As we are trying to decide to re-name the current geological time period after our own species, The Anthropocene, our world got in the grip of another one, and its associated variants. 

I understand the arguments behind these efforts to define this epoch. Proposing this new name is based on the significant impact of human behavior on Earth’s geology climate, and ecosystem. What I do question is the impact of the name on our future behavior. It is clear that our behavior is changing our environment in ways that are detrimental to our own and many other species that share our world. Naming this epoch after our own species can however also give the false impression that we are in control, can fill us with a sense of (false) pride and belief that we are on top of things. 

So no doubt humans have changed the environment, the onset of the Industrial Revolution, proposed as a favorite date to start this time period, brought about rapid developments. To categorize these developments as either good or bad is not really helpful. Some are developed driven by good intentions, others not, but all can have unintended consequences that benefit or harm ecosystem health in certain ways, it is the nature of the world we live in. 

As humanity has grown into its current role, many of us have become convinced that intention, intelligence, and the ability to inquire into and foresee what is going to happen, is a privilege of our species, thanks to our big brains. However, a number of inquiring minds have also proposed other ideas, of a world that is much more interdependent, based on symbiotic relationships across species. Even proposing a much more important, even directive, role for the microbial organisms in our midst. 

Symbiosis, the living together of two or more different biological organisms, was, after it was first defined as such in the 19th century, long thought to be rare in the living world, and especially associated with lichen, as unique symbiotic organisms. It was thanks to Lynn Margulis however, who popularized the phenomenon in modern science, and showed that symbiosis is ubiquitous in the living world, it is the norm not the exception. Symbiosis can then be defined as a close and long-term biological interaction with organisms that is either mutualistic, commensalistic, or parasitic. These terms refer to types of relationships, where mutualistic is a relationship in which both partners benefit, commensalistic is where one benefits but no harm is done to the other. A parasite is thus not a specific organism, but an organism that is engaged in a parasitic relationship with its host, the parasite benefits from the relationship at the expense of its host. In principle, any organism can be a parasite.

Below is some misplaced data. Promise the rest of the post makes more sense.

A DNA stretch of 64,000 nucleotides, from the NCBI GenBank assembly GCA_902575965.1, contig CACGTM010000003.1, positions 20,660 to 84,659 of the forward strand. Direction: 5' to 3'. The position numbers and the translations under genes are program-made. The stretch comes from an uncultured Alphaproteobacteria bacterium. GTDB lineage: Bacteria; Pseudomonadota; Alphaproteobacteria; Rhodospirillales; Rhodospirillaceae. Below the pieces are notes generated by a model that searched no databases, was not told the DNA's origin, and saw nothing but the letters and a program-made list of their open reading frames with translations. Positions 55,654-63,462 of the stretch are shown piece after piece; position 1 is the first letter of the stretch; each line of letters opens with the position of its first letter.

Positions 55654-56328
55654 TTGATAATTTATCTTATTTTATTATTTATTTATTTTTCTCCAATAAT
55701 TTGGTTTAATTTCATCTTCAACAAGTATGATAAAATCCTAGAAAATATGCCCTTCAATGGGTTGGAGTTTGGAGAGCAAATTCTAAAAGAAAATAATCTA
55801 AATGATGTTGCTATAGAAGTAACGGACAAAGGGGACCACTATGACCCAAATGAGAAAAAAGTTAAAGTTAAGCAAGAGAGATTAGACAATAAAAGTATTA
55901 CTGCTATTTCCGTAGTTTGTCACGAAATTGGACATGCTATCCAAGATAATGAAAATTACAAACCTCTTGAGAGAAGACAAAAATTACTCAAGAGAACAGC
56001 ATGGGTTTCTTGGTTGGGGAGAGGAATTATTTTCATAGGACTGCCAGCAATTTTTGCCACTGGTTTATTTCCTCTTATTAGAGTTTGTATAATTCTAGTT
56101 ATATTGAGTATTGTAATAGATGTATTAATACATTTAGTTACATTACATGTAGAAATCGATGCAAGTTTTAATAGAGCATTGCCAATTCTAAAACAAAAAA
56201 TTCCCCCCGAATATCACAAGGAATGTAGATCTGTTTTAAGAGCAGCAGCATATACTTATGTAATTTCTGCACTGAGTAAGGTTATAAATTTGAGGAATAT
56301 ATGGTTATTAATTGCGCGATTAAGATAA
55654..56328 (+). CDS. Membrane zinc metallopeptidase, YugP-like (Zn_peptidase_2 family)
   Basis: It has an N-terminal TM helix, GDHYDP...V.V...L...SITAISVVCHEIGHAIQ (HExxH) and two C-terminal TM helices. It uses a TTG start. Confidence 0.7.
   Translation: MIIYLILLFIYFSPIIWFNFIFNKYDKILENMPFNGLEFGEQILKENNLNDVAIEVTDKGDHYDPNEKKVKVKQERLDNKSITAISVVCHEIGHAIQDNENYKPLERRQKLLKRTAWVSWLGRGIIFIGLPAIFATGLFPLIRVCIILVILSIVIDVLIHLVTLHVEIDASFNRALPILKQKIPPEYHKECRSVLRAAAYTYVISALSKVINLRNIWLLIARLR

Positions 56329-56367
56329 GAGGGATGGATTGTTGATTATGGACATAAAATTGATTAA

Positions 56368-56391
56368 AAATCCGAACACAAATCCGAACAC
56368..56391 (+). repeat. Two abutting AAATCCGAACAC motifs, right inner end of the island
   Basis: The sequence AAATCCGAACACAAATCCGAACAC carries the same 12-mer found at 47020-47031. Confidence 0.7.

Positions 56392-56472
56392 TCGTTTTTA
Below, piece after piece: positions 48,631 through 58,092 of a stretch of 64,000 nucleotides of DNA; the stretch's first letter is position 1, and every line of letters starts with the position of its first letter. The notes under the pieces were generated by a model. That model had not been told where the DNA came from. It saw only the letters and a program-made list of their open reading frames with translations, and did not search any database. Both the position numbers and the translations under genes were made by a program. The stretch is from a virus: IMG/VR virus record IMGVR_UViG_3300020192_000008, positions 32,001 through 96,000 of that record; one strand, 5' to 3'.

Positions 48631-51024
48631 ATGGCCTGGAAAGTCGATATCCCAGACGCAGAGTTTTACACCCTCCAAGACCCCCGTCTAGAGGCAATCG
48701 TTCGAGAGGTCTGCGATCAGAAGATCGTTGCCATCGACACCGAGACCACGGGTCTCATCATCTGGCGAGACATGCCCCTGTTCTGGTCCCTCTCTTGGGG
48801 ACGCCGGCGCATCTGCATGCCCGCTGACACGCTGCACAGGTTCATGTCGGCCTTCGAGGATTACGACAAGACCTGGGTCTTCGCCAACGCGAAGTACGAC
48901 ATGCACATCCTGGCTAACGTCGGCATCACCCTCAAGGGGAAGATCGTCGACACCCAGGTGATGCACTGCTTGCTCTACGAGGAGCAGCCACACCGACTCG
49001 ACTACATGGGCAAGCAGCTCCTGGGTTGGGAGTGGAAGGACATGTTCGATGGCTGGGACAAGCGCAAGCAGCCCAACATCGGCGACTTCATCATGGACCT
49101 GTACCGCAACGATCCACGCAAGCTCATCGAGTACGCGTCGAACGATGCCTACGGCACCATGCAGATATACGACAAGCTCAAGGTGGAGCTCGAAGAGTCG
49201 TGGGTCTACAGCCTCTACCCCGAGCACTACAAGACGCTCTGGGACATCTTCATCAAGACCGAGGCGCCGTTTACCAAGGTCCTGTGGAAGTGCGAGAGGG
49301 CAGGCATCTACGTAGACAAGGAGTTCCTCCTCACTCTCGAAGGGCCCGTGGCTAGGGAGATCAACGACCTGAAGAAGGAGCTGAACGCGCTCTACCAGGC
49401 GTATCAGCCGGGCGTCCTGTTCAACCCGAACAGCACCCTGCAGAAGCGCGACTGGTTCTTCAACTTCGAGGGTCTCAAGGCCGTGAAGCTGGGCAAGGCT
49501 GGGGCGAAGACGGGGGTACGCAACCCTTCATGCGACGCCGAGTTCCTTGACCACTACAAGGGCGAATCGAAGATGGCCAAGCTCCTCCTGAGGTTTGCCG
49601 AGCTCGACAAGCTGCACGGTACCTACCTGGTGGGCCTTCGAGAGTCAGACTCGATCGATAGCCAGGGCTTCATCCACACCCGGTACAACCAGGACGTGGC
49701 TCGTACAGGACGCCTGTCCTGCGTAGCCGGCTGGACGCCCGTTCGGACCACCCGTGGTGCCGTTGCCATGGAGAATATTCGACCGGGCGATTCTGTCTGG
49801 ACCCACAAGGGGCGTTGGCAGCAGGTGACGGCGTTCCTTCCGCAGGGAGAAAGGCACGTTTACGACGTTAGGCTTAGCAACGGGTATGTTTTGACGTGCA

As a supporter of organic and biodynamic farming I rely on the principles of symbiosis, the fact that biodiversity in all parts of the system helps maintain the health of the system of the whole, a no one can rise to unbridled powers. For instance, our gut community is host to numerous organisms, viruses and bacteria alike, which can either be harmful or beneficial, but most of them behave in support of the system of the whole. Naturally, by sourcing our food from biodiverse soils, we ingest parasitic oriented organisms in this way, but also a host of other organisms that keep these free loaders in check. When the diversity dwindles, however, it is easier for opportunistic organisms to spread. Our widespread use of herbicides in industrial agricultural practices is now recognized to be a cause of the rise in parasitic kinds of organisms. 

Although certain organisms are more likely to act as parasites, any organism can engage in this kind of behavior. What is is harmful for one organism, may actually help another organism to get ahead, good or bad seems relative. 

Lichen, the poster children of symbiosis, are special in the sense that they can survive in extreme circumstances. They are early colonizers. It is that word however, that I used specifically to describe the lichen in a recent article. In that context the colonizing relates to evolutionary processes that we accept as a natural phenomenon. In that same article however, I also used the word Colonizers in a different context. In the later case it describes the behavior of one group of people that harms another group of people. It started me thinking if the three different types of relationships of symbiosis could also apply to the process of colonization. The kind of relationship indicated by Colonialism that I referred to, is then a predominantly parasitic one, at least in my opinion. It is ongoing. 

Maybe then, what characterizes our current time period is the rise in parasitic relationships at the expense of mutualistic and commensalistic ones.